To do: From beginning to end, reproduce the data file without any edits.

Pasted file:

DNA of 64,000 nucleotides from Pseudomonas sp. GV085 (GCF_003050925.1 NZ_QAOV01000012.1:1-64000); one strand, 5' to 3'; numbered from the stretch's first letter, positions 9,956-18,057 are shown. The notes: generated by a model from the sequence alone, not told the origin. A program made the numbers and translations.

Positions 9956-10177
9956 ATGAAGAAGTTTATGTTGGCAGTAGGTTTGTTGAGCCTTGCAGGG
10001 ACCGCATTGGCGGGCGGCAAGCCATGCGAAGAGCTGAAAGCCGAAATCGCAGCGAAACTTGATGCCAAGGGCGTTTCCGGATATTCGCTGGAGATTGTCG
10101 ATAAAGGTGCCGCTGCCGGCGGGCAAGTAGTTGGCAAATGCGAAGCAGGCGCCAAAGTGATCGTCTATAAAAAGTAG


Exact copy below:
DNA of 64,000 nucleotides from Pseudomonas sp. GV085 (GCF_003050925.1 NZ_QAOV01000012.1:1-64000); one strand, 5' to 3'; numbered from the stretch's first letter, positions 9,956-18,057 are shown. The notes: generated by a model from the sequence alone, not told the origin. A program made the numbers and translations.

Positions 9956-10177
9956 ATGAAGAAGTTTATGTTGGCAGTAGGTTTGTTGAGCCTTGCAGGG
10001 ACCGCATTGGCGGGCGGCAAGCCATGCGAAGAGCTGAAAGCCGAAATCGCAGCGAAACTTGATGCCAAGGGCGTTTCCGGATATTCGCTGGAGATTGTCG
10101 ATAAAGGTGCCGCTGCCGGCGGGCAAGTAGTTGGCAAATGCGAAGCAGGCGCCAAAGTGATCGTCTATAAAAAGTAG